Successful healthcare needs active rather than passive patients. In creating more active patients it will be necessary to not only work with medical issues but to include functional, social and psychological issues.
To develop active patients, healthcare organizations need to understand the assets that the patients’ family and carer possess that can be mobilized to better manage their healthcare.
The development of new services that invest in the development of skills and capabilities of patients, their carers and communities to support self-management is a challenge for traditional providers and payers. It may involve:
- New skills and job roles such as coaching and motivational interviewing.
- New ways of engaging to identify patients‘ assets and develop the different options available to them.
- Social prescribing – sign-posting patients to non-healthcare services, for example to reduce social isolation.
- Incentives and new interventions to change behaviors including using social proof and insights from behavioral economics.
- Remote monitoring using technology backed up with case managers.
- Intensive intervention to support the vulnerable or chaotic patients.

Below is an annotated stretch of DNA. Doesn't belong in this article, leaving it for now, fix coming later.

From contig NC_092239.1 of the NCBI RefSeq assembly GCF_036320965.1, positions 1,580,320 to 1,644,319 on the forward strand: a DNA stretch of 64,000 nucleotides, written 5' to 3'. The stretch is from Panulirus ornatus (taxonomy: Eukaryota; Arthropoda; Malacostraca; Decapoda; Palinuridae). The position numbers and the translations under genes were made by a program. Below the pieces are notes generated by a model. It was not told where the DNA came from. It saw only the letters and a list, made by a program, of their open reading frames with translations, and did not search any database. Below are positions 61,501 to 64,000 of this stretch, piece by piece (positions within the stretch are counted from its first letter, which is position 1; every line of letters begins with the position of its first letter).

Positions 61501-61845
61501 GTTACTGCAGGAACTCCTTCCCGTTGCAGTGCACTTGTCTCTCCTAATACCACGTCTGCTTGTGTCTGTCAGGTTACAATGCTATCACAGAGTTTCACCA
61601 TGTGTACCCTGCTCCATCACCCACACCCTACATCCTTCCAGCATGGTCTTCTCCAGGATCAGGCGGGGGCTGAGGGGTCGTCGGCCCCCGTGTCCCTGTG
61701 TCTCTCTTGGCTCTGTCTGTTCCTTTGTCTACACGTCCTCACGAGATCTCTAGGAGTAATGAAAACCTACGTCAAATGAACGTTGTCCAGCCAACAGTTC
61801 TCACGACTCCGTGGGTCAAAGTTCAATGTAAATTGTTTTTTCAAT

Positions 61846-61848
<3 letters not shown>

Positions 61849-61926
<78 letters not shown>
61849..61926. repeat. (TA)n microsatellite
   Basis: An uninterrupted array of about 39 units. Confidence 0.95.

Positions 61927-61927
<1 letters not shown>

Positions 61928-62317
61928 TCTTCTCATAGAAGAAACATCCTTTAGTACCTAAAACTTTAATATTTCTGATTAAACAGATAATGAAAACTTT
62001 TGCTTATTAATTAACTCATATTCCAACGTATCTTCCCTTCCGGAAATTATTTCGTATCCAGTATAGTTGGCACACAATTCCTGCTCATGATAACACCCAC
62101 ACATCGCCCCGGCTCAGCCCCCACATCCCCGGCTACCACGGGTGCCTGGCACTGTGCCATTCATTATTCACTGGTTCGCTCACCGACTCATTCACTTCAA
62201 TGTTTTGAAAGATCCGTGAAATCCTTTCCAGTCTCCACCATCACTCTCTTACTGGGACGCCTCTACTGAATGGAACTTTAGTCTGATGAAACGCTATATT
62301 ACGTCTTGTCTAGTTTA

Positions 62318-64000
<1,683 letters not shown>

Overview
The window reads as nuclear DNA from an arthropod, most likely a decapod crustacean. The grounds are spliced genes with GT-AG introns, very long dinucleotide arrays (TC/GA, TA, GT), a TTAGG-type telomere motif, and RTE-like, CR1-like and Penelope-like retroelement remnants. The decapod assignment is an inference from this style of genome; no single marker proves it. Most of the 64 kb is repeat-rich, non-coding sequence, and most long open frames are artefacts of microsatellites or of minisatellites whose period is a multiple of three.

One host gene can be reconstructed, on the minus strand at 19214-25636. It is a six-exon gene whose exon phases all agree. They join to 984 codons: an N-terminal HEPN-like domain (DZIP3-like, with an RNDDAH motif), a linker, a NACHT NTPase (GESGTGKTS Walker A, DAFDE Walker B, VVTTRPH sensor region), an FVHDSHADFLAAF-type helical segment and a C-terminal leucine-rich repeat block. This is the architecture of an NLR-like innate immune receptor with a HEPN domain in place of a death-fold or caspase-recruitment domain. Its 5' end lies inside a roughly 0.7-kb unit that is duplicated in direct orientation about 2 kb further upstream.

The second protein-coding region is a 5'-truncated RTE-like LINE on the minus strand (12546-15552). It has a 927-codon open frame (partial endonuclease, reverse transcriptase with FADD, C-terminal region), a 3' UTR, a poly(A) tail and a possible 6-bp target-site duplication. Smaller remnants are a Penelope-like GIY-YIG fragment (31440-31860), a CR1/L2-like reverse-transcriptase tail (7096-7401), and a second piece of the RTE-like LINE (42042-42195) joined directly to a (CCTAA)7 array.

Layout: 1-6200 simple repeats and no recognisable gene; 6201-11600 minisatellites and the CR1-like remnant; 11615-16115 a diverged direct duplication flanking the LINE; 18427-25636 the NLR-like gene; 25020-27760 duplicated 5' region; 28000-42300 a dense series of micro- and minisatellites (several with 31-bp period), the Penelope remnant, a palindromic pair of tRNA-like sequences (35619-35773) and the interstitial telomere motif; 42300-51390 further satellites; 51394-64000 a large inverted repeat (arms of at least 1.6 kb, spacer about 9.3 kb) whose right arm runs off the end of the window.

- Building and supporting peer networks so patients can provide mutual support.
The emphasis in the discussion of this has tended to be about the technical capabilities to support self-care. The change in culture and in the practice of medicine that is implied by this is at least as significant. Simply adding technology to existing delivery models will not succeed.
Both self-care and shared decision making make demands on patients. In particular they require a greater degree of health literacy and to become ‘activated patients’.
Goal orientated healthcare provides the healthcare organization with the capacity to work with patients to achieve their own life goals. This builds on the purely biomedical view of goals and will often gain impetus from the patient’s own greater motivation to achieve something that they want and can recognize.